1877, January 1 Very dry, no rain for 7 weeks…people are expecting a drought, and people are becoming uneasy. (Excerpt is from William James Pleasants’ journal, as are the rest of the bolded texts)

As so it is today…and with the exception of 2017, we’ve experienced a few years of hard droughts with the walnut trees suffering from drought complications. Many trees will have to be removed. Evaluations of the property continue and will help determine the best use for the ranch’s land.

And yet, good things come out of hard times such as a grant awarded to develop a natural spring that could provide water for not only cattle but wildlife and the fauna as well. In the spring’s ‘development,’ a backhoe was digging out the area in preparation for a spring box when a wood tunnel was discovered that went back into the mountainside 40 feet. Entries from WJ Pleasants’ Journal confirmed the finding. 1883, October 12 I cut a frame for the tunnel.  10/24/83 Chinese laborers and I worked on the spring and finished the spring part and tunnel part, having timbered up 40 feet in good shape. Wood is in perfect condition and no nails were used in its 40 foot long construction. The tunnel was preserved and the spring now supplies water to a holding tank that feeds a watering trough. A ramp was put into the trough to allow any animals that decided to take a dip, a way to escape. This completed endeavor fulfilled two of our goals, that being to help conserve land and waterways and to provide a habitat for wildlife and native plants.

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Spring tunnel

Victorian foundation mortaring

Solar array installs

October and November entries of 1885 detail cutting of the foundation stone for the Victorian home, with the following entry in on Nov. 14: Mr. Ball came up and showed us what length to cut the stone for the foundation of my house, and he advised us to get it out any length without any regard to where the stone was to go except under the bay window. Several Chinese workers did a lot of the cutting. On Dec. 23rd: “Mr. Thurber and Clinton finished cutting stone today, having worked a total of 73 days getting out making in all 118 days at $2 a day for a total of $236. (The stone we think either came from this property or from Putah Canyon).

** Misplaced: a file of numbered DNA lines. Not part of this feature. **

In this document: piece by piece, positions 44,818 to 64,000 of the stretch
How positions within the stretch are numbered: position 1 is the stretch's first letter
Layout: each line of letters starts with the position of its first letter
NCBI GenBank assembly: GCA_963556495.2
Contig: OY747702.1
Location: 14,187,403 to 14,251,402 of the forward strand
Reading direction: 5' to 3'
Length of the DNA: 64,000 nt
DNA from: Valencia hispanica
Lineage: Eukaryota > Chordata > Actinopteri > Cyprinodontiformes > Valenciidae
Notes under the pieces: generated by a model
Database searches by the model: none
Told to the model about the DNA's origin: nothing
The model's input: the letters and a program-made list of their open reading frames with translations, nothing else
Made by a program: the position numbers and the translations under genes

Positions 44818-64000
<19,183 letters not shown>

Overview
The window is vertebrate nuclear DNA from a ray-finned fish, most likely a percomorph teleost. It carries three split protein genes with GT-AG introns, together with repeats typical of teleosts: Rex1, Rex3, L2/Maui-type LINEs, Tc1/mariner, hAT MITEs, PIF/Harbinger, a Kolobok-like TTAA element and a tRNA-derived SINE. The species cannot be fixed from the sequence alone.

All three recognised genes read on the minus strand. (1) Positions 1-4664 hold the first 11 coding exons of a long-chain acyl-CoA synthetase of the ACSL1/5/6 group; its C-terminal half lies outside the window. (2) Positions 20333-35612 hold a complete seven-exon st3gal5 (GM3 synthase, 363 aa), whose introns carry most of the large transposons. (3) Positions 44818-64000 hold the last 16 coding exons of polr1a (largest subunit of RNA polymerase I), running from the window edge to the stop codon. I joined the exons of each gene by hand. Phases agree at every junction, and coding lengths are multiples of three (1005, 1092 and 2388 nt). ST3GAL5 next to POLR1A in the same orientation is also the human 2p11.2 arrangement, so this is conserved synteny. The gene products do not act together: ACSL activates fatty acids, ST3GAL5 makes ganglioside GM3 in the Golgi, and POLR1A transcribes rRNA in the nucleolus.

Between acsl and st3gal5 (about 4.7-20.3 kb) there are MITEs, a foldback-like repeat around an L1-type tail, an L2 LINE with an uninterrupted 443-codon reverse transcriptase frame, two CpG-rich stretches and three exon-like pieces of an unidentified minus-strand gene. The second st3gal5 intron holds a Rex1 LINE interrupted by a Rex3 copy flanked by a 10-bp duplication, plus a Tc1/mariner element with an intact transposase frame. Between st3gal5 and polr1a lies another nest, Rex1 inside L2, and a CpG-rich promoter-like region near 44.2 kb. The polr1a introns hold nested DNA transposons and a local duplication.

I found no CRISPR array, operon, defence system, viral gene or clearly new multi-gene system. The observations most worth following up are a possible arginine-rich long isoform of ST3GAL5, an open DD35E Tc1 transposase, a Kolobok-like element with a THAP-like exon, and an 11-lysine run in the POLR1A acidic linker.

The Victorian home’s stone foundation is still in excellent shape. This past fall, some of the stones were leveled and loose mortar was removed and replaced. Also, couple of Porch railings were reinforced and a few tongue and groove flooring boards were replaced.

With no electrical nor central heat and air, in a crisp November air, WJ Pleasants’ first born child’s wedding, November 7, 1877…commenced at 7 PM and (lasted) until 3:30 AM (!)

Can’t imagine a celebration in November that went way into the night with no electricity! So, as the ranch went from candles, to lanterns, to carbide gas fueled lights, to electricity, and the ranch has now launched into the 21st century with the installation of a solar array by Sunworks.

In the past three years, the Joyful Ranch Foundation has hosted joyous occasions (with electricity!) such as a First Northern Bank mixer, the Solano Land Trust’s annual Sunday supper, and a baby shower. A few other events were held, including a third grade class studying California Indians and a Fortnightly Club of Winters learning about ranch history.

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3rd grade class

Fortnightly Club

Foreman’s cottage

June, 1877 I went over to Horse Creek to see about building a shanty for the sheepherder. I came home at noon and picked apricots. Vacaville burned down today. …WJ keeps it short!

So, not building a shanty, but restoring a foreman’s cottage that was built around 1899 will be our next focus for maintaining historic buildings, yet another one of the 13 buildings on the National and State Historic Registers. It is currently in the review and evaluation stage for this restoration and is located near the historic buggy horse barn that was restored five years ago.

As WJ Pleasants raised and harvested apricots (and numerous crops), and as one of our goals is to promote agriculture, the best use of the land is a continuing search with cattle currently grazing the countryside and bees buzzing at their hives. Well-water samples are being tested, and the results will help determine the next planting …could be almonds, walnuts or, maybe even apricots.

Likewise, we experienced a fast moving fire in 2015 that moved quickly with mandatory evacuations in place. Some pastureland burned, but no buildings and no lives were lost. This past year the fires in Santa Rosa posed no immediate threat, but voluntary evacuations were in order. We are so grateful for the first responders who made it safe for us.

Dec. 31, 1911 This is the last day of the year, my little book….May your silent little pages some sweet day in the future be read by someone who has not forgotten the writer though he is in heaven. Always embrace the past as we look to the future, as the future begins with the present.  And, as WJ Pleasants kept a diary each year, our ongoing project is writing the history of this ranch. Hopefully this endeavor will be completed within the next two years. So things have changed since 1877, and yet many things are the same: joyous times, challenging times, times of opportunities, times of work, and times that give pause for all the blessings we have.

By preserving historic buildings, securing habitat for wildlife and nature plants, conserving land and waterways, supporting agriculture, and maintaining scenic vistas, we constantly strive to embrace and preserve the rich history of this ranch and provide a place for spiritual renewal. As the future begins with the present, we, the Joyful Ranch Foundation, thank you for your encouragement and support!

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